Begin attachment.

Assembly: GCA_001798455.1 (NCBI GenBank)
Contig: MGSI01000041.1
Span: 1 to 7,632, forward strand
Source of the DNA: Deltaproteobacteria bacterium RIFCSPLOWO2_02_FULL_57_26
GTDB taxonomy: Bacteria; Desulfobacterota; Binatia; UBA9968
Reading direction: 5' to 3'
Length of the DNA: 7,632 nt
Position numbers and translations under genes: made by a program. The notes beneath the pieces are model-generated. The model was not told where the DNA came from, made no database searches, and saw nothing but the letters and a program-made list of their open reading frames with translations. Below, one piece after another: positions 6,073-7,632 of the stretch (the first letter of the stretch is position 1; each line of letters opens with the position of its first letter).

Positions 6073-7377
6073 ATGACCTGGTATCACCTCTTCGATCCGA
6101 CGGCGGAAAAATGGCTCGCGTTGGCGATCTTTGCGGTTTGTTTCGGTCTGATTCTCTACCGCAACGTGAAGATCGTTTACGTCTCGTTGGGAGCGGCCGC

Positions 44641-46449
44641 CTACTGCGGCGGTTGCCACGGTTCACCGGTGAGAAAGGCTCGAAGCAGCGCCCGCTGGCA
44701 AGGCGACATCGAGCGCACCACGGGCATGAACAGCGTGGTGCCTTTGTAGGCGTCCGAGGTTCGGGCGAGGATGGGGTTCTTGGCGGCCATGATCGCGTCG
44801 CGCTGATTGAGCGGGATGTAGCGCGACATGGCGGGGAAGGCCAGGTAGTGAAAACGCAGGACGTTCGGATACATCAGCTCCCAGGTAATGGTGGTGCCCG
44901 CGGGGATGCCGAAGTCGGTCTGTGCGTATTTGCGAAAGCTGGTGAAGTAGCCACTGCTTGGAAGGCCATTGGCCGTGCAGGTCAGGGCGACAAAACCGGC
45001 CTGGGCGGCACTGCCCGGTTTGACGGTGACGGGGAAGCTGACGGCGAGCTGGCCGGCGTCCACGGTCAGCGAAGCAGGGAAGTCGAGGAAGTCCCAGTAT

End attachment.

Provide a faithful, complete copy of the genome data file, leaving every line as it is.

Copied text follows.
Assembly: GCA_001798455.1 (NCBI GenBank)
Contig: MGSI01000041.1
Span: 1 to 7,632, forward strand
Source of the DNA: Deltaproteobacteria bacterium RIFCSPLOWO2_02_FULL_57_26
GTDB taxonomy: Bacteria; Desulfobacterota; Binatia; UBA9968
Reading direction: 5' to 3'
Length of the DNA: 7,632 nt
Position numbers and translations under genes: made by a program. The notes beneath the pieces are model-generated. The model was not told where the DNA came from, made no database searches, and saw nothing but the letters and a program-made list of their open reading frames with translations. Below, one piece after another: positions 6,073-7,632 of the stretch (the first letter of the stretch is position 1; each line of letters opens with the position of its first letter).

Positions 6073-7377
6073 ATGACCTGGTATCACCTCTTCGATCCGA
6101 CGGCGGAAAAATGGCTCGCGTTGGCGATCTTTGCGGTTTGTTTCGGTCTGATTCTCTACCGCAACGTGAAGATCGTTTACGTCTCGTTGGGAGCGGCCGC

Positions 44641-46449
44641 CTACTGCGGCGGTTGCCACGGTTCACCGGTGAGAAAGGCTCGAAGCAGCGCCCGCTGGCA
44701 AGGCGACATCGAGCGCACCACGGGCATGAACAGCGTGGTGCCTTTGTAGGCGTCCGAGGTTCGGGCGAGGATGGGGTTCTTGGCGGCCATGATCGCGTCG
44801 CGCTGATTGAGCGGGATGTAGCGCGACATGGCGGGGAAGGCCAGGTAGTGAAAACGCAGGACGTTCGGATACATCAGCTCCCAGGTAATGGTGGTGCCCG
44901 CGGGGATGCCGAAGTCGGTCTGTGCGTATTTGCGAAAGCTGGTGAAGTAGCCACTGCTTGGAAGGCCATTGGCCGTGCAGGTCAGGGCGACAAAACCGGC
45001 CTGGGCGGCACTGCCCGGTTTGACGGTGACGGGGAAGCTGACGGCGAGCTGGCCGGCGTCCACGGTCAGCGAAGCAGGGAAGTCGAGGAAGTCCCAGTAT